• 73°

Overbrook Songwriters Festival will be ‘all over’

A Brookhaven musician has hopes fans of good music will come out and support the people who put the notes and lyrics on paper.

The Overbrook Songwriters Festival is in the works and Shaw Furlow hopes to make it an annual event.

The festival is set for Aug. 3 with music starting at noon. Four venues are participating, which gave way to the inaugural festival’s name.

“It’s going to be all over Brookhaven,” he said, explaining why he chose to call it Overbrook.

The festival will feature 14 songwriters including Charlie Hewitt, Sophie Smith, Betsy Berryhill, Clayton Lee Rayborn, Gabriel Bass, Tommy Ike Hailey, JP Dove and Daniel Houze. The featured songwriter is Tricia Walker, who leads the Delta Music Institute’s Entertainment Industries Studies program.

Walker’s songs have been recorded by Faith Hill, Patty Loveless, Kathy Troccoli and Allison Krauss, who won a Grammy for her version of the song, “Looking in the Eyes of Love,” co-written by Walker.

Walker worked as a vocalist and instrumentalist with award-winning artists Shania Twain and Paul Overstreet, along with Grand Ole Opry star Connie Smith.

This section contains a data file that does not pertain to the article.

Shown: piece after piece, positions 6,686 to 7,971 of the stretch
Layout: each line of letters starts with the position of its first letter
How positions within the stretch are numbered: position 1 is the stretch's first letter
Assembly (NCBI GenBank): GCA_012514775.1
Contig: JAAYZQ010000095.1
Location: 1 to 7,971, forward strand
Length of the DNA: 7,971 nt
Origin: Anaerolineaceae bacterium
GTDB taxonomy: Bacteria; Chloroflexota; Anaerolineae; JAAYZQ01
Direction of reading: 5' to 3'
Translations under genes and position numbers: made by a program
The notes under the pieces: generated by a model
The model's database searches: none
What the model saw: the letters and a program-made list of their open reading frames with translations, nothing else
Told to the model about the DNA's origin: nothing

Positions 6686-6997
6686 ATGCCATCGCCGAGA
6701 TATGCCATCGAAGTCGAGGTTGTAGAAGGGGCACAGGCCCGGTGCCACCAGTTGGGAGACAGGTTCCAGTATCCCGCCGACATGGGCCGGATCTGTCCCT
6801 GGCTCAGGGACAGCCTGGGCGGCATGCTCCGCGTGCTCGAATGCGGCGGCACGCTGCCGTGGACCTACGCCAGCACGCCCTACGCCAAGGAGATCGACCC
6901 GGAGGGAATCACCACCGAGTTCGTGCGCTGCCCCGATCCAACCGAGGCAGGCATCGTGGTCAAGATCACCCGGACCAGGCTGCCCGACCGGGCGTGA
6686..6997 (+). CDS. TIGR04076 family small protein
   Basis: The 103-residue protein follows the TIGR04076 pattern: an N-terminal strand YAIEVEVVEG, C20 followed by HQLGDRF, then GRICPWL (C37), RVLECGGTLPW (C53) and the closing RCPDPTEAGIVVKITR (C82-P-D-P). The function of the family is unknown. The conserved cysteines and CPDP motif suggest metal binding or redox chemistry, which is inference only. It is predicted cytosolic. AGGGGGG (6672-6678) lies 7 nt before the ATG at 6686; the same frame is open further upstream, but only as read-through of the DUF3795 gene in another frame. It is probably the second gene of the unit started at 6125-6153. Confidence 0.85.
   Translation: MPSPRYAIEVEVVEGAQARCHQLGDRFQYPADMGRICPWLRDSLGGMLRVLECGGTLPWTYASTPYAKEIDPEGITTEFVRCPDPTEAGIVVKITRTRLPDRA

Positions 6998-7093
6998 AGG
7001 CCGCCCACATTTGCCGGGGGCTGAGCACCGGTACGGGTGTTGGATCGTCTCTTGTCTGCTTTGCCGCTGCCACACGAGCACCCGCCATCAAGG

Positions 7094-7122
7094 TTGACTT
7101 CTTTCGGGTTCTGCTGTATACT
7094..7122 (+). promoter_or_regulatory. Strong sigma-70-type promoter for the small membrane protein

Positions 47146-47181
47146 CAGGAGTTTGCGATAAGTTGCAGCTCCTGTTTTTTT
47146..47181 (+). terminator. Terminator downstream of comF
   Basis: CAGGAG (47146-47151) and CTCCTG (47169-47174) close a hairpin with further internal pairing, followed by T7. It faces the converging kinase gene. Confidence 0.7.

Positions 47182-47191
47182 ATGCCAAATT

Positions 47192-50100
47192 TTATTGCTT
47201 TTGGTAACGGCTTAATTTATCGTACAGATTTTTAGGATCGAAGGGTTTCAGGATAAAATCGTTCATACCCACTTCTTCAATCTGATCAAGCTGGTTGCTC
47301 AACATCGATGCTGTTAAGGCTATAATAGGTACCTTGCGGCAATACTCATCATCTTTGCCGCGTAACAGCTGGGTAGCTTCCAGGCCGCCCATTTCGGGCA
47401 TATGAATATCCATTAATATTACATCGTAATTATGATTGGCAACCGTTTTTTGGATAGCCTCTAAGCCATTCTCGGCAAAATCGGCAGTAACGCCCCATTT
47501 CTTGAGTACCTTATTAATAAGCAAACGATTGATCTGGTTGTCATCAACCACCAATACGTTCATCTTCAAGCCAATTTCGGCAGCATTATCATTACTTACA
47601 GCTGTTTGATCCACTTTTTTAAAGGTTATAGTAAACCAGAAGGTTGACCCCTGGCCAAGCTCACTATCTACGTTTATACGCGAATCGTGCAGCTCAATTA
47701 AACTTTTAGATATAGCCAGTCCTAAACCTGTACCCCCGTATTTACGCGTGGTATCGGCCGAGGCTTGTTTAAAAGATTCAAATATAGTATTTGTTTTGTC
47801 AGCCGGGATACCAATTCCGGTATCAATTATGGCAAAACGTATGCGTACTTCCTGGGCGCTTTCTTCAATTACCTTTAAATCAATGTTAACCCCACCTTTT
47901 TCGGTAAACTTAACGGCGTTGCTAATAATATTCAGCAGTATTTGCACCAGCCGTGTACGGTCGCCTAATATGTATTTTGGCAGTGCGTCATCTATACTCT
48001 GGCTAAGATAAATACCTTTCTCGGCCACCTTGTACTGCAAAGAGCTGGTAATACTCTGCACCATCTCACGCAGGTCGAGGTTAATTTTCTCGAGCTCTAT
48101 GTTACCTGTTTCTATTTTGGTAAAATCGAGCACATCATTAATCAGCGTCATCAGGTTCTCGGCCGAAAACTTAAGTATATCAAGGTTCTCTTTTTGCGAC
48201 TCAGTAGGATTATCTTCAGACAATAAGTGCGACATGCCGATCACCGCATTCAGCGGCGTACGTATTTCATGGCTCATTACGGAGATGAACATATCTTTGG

Walker founded Women in the Round, a writer’s show featuring award-winning singer/songwriters Ashley Cleveland, Karen Staley, Pam Tillis and Walker at the legendary Nashville nightspot, Bluebird Café.

Furlow said songwriter festivals are gaining in popularity and are starting to “pop up all over the world,” he said.

Three shows are free to the public, while Walker’s set at Recess 101 will have an admission charge of $5.

The festival includes a songwriters’ jam from 5 to 6:30 p.m. at the Downtown Music Academy. An invitation is issued to all songwriters, whether they are in the festival or not, Furlow said.

“Bring a guitar and join in,” he said.

Walker performs form 7 to 8:30 p.m. at Recess 101 and other artists will perform from 9 to 11 p.m. at Betty’s Eat Shop, Magnolia Blues and GB Bakery.

Furlow invited songwriters he’s either played with or knew by reputation.

“They’re all serious songwriters,” he said.

He wanted to put the festival together because the artists who create the music and write the lyrics don’t always get the attention he feels they deserve.

“As Tricia Walker will tell you, it all begins with a song,” he said. “If you don’t have the song, you’ve got nothing. We’re celebrating the people who write the songs.”